• Different Kinds of Nationality Words: American and Irish
    "Among the adjectives that can be used as heads of noun phrases . . . are certain nationality adjectives: the English, the Irish, the Japanese: e.g. The English are great travellers. But not all nationality adjectives can be treated like this; for instance, American. This word is, when the need arises, fully converted to the class of noun; it can be pluralized or used with the indefinite article. The following lists show the very different properties of these two kinds of nationality word [an asterisk indicates an ungrammatical or unconventional structure]:
    an American
    two Americans
    *the American are gregarious
    the Americans are gregarious

    * an Irish
    * two Irishes
    the Irish are gregarious
    *the Irishes are gregarious
    In fact, American belongs to a class of words that, although originating from adjectives, have come to be incorporated in the class of noun as well."
    (David J. Young, Introducing English Grammar. Hutchinson, 1984)

     
  • Nationality Words in Superlative Constructions
    "If the adjective's meaning is shifted to denote a related qualitative (non-intersecting) property, then it will be allowed to occur in superlative constructions. For example, the nationality adjective Mexican can be understood as expressing the quality or qualities that are quintessential to being Mexican. This interpretation of Mexican is non-intersecting, and sentences such as (44) are not only possible but very common:
    (44) Salma Hayek is the most Mexican of the top-tier movie actresses."
    (Javier Gutiérrez-Rexach, "Characterizing Superlative Qualifiers." Adjectives: Formal Analyses in Syntax and Semantics, ed. by Patricia Cabredo Hofherr and Ora Matushansky. John Benjamins, 2010)

     
  • Polysemy and Nationality Words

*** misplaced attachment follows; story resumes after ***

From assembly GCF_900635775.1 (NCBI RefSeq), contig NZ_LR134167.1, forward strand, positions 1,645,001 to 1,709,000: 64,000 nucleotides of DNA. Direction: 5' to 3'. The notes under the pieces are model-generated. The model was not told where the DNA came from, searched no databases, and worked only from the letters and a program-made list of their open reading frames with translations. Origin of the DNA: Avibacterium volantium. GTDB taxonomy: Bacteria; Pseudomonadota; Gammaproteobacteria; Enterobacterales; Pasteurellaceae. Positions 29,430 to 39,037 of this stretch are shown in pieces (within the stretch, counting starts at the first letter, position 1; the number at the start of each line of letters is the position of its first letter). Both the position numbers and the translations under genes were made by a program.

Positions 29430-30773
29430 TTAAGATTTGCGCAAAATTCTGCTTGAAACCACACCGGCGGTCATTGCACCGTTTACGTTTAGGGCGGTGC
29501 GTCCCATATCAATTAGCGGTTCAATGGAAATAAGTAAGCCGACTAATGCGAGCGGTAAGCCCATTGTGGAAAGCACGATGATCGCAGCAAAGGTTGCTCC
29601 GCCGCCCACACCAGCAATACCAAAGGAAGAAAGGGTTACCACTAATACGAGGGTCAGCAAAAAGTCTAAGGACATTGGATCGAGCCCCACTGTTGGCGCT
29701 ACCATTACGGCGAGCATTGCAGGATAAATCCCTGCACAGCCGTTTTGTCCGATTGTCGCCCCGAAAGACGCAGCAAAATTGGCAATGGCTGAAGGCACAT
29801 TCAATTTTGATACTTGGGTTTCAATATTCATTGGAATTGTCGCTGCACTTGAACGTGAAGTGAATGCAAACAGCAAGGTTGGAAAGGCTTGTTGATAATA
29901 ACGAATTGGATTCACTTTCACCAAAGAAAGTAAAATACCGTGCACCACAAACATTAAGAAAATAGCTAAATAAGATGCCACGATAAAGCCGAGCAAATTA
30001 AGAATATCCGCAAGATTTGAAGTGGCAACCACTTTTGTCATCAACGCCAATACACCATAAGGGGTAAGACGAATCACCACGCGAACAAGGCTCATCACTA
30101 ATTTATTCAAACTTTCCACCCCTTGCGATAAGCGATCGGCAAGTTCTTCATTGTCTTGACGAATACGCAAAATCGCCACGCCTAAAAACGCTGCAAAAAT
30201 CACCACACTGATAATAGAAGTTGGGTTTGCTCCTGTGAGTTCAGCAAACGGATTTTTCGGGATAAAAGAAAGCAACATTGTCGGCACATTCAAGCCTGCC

"Many adjectives . . . are polysemous, denoting a categorial property in one sense and a scalar one in another. For example, a nationality adjective like British denotes a categorial property in its central sense, as in a British passport, the British Parliament, but also has an extended sense denoting a scalar property ('like typical or stereotypical British people or things'), as in He's very British; the primacy of the categorial sense is reflected in the fact that the adjective will not normally be interpreted in the scalar sense unless there is some grading modifier present. To a significant extent, therefore, the gradable/nongradable contrast applies to uses of adjectives, rather than simply to the adjectives themselves."
    (Rodney Huddleston, Introduction to the Grammar of English. Cambridge University Press, 1984)

     
  • Stranded Names
    "A place name like Hong Kong is 'stranded' with no related nationality word, which means that circumlocutions with a prepositional phrase like from Hong Kong are often needed."
    (Andreas Fischer, The History and the Dialects of English: Festschrift for Eduard Kolb. Winter, 1989)

    "Bruce Lee has not always been regarded by Hong Kongers as a Hong Konger (as suggested earlier, he has for a long time been regarded by Hong Kongers as about as much of a Hong Konger as Hong Kong Disneyland)."
    (Paul Bowman, Beyond Bruce Lee. Wallflower Press, 2013)